Fired up. Ready to go: Everyone needs to read this once a week. It's a quote from a big interview with Merlin Mann on The Great Discontent:
I think we sometimes overlook things we don’t realize we’re already good at or have limited experience with. You may be beating yourself up about not having good enough grades in biology to go to medical school while overlooking the fact that you’ve been working in your family’s hardware store over the summer for eight years and have an extraordinary sense of how to deal with people. That’s a skill that a lot of doctors in their 50s would kill for: they’ve never learned to understand and be empathetic towards others. People have all kinds of soft skills that you can’t train someone to have, but they beat themselves up because it’s not the thing they think they’re supposed to be good at.
You're really good at showing up here so you can get smarter by Monday. Don't think I haven't noticed--and don't think I don't appreciate it. Have a wonderful weekend.

It's nearly the end of the year. Are you leaving professional development or training money on the table? Email me at infoATdontgetcaughtDOTbiz to schedule individual or group training in public speaking, presenting, or social media; to prep for your upcoming TED or TEDx talk; or a communications retreat.

Thursday, November 21, 2013

12 ways I'm using Evernote now on business travel

Celtic mirror in the British Museum
No matter how much or little I take with me on business trips, I'm always packing Evernote, the mega-notetaking program that's part of my go-to productivity suite. I use Evernote's premium service for maximum storage and searchability every day, but on the road it really proves itself as a portable office. Here's how I'm using it for business travel now:
  1. Store photos: Like most folks, I snap photos while I'm traveling, usually with my phone. The Evernote app on my phone includes a camera, which I can use to put the photo directly into a notebook. If I forget, or want to snap the picture fast using the phone's camera app, I can still share it into Evernote. This museum photo from a London trip went right into my own little photo museum in Evernote. I also snap pics of meeting rooms and speaking venues, whiteboards loaded with notes (all searchable in Evernote), and more.
  2. Work on the plane/train: Before a trip, I set key notebooks for offline use and sync up my devices so I can access info, reading, to-do lists, vital documents and more, even when the wifi is weak or nonexistent.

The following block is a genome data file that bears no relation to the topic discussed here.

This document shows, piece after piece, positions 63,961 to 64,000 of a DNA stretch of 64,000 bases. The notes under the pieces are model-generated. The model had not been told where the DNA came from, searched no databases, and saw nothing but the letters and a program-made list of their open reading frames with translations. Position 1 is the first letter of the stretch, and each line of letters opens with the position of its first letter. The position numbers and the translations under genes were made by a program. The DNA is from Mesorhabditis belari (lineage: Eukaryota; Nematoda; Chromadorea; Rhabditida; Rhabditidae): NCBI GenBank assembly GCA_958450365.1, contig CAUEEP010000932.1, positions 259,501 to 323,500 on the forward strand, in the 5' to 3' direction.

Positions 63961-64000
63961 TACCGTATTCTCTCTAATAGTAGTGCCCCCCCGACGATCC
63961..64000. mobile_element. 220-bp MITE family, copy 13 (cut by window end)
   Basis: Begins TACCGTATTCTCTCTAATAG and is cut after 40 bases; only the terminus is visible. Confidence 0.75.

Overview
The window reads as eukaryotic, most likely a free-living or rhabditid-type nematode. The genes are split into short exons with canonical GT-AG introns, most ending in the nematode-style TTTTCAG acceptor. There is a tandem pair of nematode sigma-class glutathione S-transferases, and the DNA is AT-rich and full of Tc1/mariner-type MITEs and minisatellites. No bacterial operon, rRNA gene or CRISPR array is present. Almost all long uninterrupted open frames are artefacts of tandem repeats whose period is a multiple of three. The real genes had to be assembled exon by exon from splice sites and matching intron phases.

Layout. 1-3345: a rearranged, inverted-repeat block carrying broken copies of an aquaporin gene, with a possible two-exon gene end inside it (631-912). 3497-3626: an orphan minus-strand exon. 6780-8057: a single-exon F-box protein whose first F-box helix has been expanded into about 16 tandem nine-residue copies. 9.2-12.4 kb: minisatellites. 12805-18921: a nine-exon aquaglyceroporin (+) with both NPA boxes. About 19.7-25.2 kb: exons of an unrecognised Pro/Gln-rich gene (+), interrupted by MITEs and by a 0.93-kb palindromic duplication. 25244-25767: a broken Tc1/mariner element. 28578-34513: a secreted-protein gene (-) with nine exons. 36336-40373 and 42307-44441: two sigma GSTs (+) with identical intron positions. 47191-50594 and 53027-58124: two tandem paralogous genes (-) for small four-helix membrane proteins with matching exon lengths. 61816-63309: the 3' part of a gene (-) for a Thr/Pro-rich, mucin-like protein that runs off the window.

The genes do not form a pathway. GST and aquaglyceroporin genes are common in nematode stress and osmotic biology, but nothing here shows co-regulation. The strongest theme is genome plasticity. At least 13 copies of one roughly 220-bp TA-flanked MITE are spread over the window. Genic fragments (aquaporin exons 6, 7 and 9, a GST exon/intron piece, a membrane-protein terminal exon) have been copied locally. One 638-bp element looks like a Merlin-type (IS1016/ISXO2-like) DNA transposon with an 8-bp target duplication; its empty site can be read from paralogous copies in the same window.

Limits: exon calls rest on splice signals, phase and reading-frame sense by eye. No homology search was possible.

3. Face-to-face contacts at conferences: When I'm at a conference, I use the Evernote camera app to snap pictures of new contacts, preferably wearing their nametags, so that the text can be searched later. That means I don't need to recall your name, just the name of the conference we attended, to find your picture. Before the conference, I can search all of Evernote to find notes in which existing contacts are already mentioned, a great way to refresh my memory before we meet again.
  4. Conference planning and notetaking: When I chaired the European Speechwriter Network conference in Brussels in September, I started a notebook for the conference right away as a planning tool and used it to manage my role at the meeting on-site, from my script to logistics. Since then, I've started conference-specific notebooks for other major meetings I'm attending, particularly if I'm acting as more than just an attendee. 
  5. Skype conversations: Skype is often my on-the-road phone service, and I use the free Callnote app when I'm recording a call. Callnote will notify the other party that they're being recorded before the call begins, and will put the recording right into Evernote--either automatically at the end of the call, or after you review it.
  6. Packlists and other lists: Evernote's my regular to-do list program, but trips each get their own packlists, based on a core list I keep here. If I travel to a city frequently, I'll save its packlist in the city's destination notebook (see below). You can even include--and check off--checkboxes if you're that kind of listmaker.
  7. Destination notebooks: After experimenting with many other ways of doing this, I've settled on keeping a notebook for every major city, state or country to which I travel. Part guidebook, part business travel receipt storage, I keep everything related to that city in one place: airline tickets and boarding passes, train and hotel reservations, receipts, take-out menus, restaurant recommendations and reviews, lodging ideas, upcoming events, discounts, contact information for local friends, receipts for expenses to be reimbursed and for tax purposes, shopping options, local business vendors, office rental options, taxi or car service companies. Then I leave everything in that city notebook from previous trips, a great and searchable way to remember that little restaurant or neighborhood resource. Better than any travel guide and much lighter.